They train the workers, look after their problems and try to solve them. They operate as the last level of management. These managers are ‘foremen’, ‘supervisors’, ‘office managers’, ‘operating managers’, superintendents, etc. They may be technical supervisors, production supervisors, financial supervisors or marketing supervisors. An organisation has the largest number of managers at the lower- level.
Functions performed by lower-level managers:
Lower-level managers perform the following functions:
(a) They supervise the activities of employees, issue instructions and help them execute those instructions.
(b) They coordinate the work of employees with the organisational resources (financial and non-financial).
(c) They train employees to perform better to ensure smooth conduct of business operations.
(d) They evaluate the performance of employees and send their reports to higher-level managers.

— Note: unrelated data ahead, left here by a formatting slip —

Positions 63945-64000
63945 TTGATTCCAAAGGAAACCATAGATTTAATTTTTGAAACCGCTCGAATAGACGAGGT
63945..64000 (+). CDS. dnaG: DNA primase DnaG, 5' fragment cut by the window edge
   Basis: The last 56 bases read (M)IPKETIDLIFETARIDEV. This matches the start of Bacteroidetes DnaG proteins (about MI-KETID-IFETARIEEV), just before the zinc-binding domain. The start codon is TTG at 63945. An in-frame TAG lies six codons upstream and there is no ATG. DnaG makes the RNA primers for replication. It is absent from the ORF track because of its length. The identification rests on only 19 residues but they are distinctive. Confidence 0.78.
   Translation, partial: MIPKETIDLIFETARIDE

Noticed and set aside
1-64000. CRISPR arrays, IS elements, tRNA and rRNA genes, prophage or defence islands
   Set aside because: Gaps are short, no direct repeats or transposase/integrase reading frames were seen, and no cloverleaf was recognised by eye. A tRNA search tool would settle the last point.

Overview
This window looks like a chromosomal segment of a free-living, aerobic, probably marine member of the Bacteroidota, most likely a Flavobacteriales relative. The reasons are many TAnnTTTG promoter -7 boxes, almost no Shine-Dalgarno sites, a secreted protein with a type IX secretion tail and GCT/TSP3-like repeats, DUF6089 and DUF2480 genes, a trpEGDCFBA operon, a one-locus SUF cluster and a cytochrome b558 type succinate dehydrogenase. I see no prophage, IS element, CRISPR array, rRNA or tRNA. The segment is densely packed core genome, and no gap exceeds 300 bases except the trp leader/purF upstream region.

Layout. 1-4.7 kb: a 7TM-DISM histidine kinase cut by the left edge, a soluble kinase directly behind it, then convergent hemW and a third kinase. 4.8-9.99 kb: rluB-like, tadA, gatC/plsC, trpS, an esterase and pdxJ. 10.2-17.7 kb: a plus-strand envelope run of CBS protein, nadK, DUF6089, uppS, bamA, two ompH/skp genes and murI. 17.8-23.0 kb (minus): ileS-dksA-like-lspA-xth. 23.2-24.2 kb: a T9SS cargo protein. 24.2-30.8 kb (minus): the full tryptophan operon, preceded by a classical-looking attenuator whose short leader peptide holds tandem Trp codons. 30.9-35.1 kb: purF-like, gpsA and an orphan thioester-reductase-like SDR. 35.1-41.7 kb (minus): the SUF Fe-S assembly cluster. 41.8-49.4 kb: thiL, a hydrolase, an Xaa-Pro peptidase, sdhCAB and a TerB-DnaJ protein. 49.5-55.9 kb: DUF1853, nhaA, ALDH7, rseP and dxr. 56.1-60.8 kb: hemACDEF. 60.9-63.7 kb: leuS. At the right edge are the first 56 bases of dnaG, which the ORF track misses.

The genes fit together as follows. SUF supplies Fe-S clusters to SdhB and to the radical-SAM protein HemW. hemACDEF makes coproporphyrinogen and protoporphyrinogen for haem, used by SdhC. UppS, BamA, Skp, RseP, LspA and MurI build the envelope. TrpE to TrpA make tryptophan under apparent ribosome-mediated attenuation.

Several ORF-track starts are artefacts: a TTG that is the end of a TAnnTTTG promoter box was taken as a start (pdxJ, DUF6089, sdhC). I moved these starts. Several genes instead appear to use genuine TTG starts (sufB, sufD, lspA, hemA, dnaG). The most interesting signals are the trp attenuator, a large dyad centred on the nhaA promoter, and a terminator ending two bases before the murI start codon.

(e) They plan day-to-day operations of the business and do not deal with the outside world.
(f) They assign jobs and tasks to various workers. They also provide training to the workers.
(g) They are responsible for the quality and quantity of production.
(h) They help to solve grievances of the workers.
(i) They prepare periodical reports about the performance of the workers.
(j) They communicate workers’ problems, suggestions and appeals to higher levels.
(k) They receive instructions from middle-level management and implement them to achieve routine functions of the business.
(I) They ensure safety of tools, machines and equipment’s on which workers perform the operations.
(m) They create a sense of belongingness amongst workers which helps in building the image of the enterprise.